Released on the console back in the Fall of 2018, InkyPen allows Nintendo Switch owners to peruse an exciting array of Western and Eastern comic books. The former group includes titles from publishers such as Archie, IDW and Valiant, but recently, they’ve also added a plethora of manga, courtesy of Kodansha, the second-largest manga publisher in the world.
Kodansha publishes such renown series’ as Attack on Titan, Akira, That Time I Got Reincarnated as a Slime and several Japanese light novels. It’s certainly a boon for Switch users, and its $7.99 price makes the endless reading potential a steal. Despite how exciting the app might be, it’s certainly puzzling as to why its exclusively on the Switch. After all, the console has recently had its third birthday and is still without several stalwart apps and programs that are usually sure things on modern video game consoles. Here’s a look at what programs Switch owners are still begging for, and why InkyPen may have beaten them to the punch.
Since the Switch launched, many have bemoaned the lack of what should be guaranteed apps. These include Netflix and other streaming programs, as well as a dedicated web browser. These absences are especially egregious, given that they are not only present on other current gen platforms, but were also on the Switch’s predecessors, the Wii and the Wii U. Despite lacking what many would see as priority services for modern consoles and gadgets, the Switch does have exclusivity for InkyPen. Perhaps the performance of the Wii U made Netflix hesitant to work with Nintendo for the Switch, but the Switch’s performance so far should have assuaged those fears.
The platform was apparently envisioned from the getgo for the Switch, and so far plans for other consoles and devices are only tentative. InkyPen even bypassed a mobile format, even though this might have made the most sense as a place to read comics and manga. The benefits of a mobile format are notably arguable, given the growing success of Webtoon. A version of the service for Android and iOS would have been a good way to test the waters before branching out into video game consoles. With how long in the making the service had to have been, it also means that planning began when the Switch was still a relatively new console. Since its immediate predecessor was such a notorious flop, why make a comic book and manga reader for the still fledgling console?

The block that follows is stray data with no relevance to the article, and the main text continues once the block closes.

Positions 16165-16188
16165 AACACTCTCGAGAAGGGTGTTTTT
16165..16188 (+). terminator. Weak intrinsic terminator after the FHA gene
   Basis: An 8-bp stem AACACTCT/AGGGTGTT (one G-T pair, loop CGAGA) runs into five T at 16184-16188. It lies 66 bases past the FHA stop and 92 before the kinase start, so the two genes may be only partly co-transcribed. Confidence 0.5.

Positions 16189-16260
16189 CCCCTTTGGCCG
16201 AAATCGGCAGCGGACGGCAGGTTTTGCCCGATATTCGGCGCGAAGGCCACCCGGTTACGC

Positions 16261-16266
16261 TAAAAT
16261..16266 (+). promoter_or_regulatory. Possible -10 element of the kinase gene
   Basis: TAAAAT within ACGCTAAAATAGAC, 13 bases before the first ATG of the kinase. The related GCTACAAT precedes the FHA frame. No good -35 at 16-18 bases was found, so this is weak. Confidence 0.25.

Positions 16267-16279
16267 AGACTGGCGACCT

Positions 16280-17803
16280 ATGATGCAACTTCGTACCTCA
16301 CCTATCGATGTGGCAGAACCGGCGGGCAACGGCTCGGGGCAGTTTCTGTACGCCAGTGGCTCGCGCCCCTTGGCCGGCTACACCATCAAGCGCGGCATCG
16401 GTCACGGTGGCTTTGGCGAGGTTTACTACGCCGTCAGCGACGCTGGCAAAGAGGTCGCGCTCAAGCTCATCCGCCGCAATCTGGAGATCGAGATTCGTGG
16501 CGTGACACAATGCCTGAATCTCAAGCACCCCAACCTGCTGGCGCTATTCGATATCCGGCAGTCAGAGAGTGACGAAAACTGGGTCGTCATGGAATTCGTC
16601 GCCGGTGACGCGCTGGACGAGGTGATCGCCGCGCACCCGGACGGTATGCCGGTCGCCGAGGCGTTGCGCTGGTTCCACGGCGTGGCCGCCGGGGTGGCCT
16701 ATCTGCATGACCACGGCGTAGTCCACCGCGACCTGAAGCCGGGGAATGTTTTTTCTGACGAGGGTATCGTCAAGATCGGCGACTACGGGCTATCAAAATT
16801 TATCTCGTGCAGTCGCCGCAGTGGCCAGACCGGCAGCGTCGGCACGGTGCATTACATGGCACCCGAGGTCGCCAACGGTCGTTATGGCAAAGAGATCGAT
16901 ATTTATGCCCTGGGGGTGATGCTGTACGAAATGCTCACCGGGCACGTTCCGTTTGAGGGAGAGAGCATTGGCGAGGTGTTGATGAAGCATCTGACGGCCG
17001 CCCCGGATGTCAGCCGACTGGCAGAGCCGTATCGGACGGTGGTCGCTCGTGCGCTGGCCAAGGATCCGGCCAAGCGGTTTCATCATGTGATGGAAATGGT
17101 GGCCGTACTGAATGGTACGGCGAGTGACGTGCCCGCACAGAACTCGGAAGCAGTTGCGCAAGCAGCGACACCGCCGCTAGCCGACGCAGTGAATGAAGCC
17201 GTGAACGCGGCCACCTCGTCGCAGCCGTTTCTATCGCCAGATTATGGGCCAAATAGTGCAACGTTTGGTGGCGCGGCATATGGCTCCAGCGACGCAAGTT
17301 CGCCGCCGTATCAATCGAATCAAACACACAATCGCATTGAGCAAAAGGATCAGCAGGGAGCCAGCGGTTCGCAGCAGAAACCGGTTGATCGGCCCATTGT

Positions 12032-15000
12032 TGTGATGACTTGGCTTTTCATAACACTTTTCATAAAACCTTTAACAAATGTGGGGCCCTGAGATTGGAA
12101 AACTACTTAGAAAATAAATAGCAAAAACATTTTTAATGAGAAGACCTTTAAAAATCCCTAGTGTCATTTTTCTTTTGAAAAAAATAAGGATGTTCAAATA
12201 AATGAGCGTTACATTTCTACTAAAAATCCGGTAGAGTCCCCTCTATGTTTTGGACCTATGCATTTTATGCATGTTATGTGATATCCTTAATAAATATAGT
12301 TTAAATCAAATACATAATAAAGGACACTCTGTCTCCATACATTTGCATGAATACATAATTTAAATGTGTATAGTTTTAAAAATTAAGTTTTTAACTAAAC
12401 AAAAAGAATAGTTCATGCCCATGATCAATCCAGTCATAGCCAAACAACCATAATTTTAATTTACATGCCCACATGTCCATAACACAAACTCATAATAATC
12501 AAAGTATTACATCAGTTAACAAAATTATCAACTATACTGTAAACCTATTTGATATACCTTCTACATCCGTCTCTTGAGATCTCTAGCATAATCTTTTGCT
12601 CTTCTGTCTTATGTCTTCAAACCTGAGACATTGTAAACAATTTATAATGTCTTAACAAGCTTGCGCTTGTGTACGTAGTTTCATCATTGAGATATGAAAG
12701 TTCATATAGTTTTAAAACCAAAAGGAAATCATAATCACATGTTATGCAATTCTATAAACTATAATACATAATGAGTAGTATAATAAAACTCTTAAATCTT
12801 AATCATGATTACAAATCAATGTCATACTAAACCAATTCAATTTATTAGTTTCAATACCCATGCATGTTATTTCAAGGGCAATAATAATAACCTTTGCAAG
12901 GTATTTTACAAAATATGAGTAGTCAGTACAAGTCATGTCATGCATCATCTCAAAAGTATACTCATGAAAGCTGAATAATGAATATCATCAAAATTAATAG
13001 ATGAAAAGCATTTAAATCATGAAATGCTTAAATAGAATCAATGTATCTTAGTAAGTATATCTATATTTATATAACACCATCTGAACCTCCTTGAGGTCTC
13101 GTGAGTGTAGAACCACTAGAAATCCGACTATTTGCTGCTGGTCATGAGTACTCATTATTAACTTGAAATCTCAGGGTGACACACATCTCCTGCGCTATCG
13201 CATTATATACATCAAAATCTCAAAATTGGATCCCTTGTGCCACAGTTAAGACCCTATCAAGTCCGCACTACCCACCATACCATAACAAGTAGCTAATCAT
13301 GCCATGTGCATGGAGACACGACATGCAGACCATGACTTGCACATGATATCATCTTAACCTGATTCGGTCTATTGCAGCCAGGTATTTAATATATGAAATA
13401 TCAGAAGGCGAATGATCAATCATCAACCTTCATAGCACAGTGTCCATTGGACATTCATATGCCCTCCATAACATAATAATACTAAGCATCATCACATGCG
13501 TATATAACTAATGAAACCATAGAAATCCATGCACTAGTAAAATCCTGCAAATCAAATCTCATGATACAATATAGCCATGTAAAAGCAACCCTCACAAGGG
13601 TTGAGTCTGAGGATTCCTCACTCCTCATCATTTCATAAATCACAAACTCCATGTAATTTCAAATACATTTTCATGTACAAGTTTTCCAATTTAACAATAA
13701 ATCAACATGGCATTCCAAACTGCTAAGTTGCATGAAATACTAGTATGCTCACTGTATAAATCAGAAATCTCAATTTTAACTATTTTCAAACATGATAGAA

The most obvious reason for why the Switch was the perfect home for InkyPen is its own dual format. Not only can it broadcast media onto a TV screen like a home console, but it can also be taken on the go. This essentially makes it the last and only handheld video game console on the market, as even Nintendo’s own venerable 3DS line is now dead in all but name. Likewise, its widescreen also makes it a good way to view reading material.
Another benefit is that the app launches on the Switch with a relative lack of competition. Without Netflix or Internet, Switch users will want something to occupy their time with the system when they’re not using it to game. On top of that, there’s simply nothing else like InkyPen for the Switch, as even Crunchyroll, who had an app for the Wii U, currently lacks such an app for the current system.
There’s also the high probability of crossover appeal between the manga available through the service and video games based on them. The Switch has become known as the home of niche Japanese titles, picking up the slack from the defunct Playstation Vita to give players the chance to experience weird, off-the-wall games from the East. Many of the licensed anime games on the platform are also available for the PS4, but some of the Switch’s first-party titles, such as Fire Emblem: Three Houses and Xenoblade Chronicles 2, have a heavily anime-inspired aesthetic. Thus, a manga reader definitely feels more at home on the Switch, as opposed to the Microsoft Xbox One.
While this does help explain why the app’s creators chose the Switch over other current gaming consoles, it’s still certainly a sore point without any Netflix or web browser to accompany it. Hopefully, if fan demand and popularity for InkyPen sore, the anime for the Kodansha books could be added to the app as well. Until then, Switch users have seemingly endless reading material through InkyPen, and basically no watching material through anyone else.
Here's a look at what programs Switch owners are still begging for, and why InkyPen might have beaten them to the punch.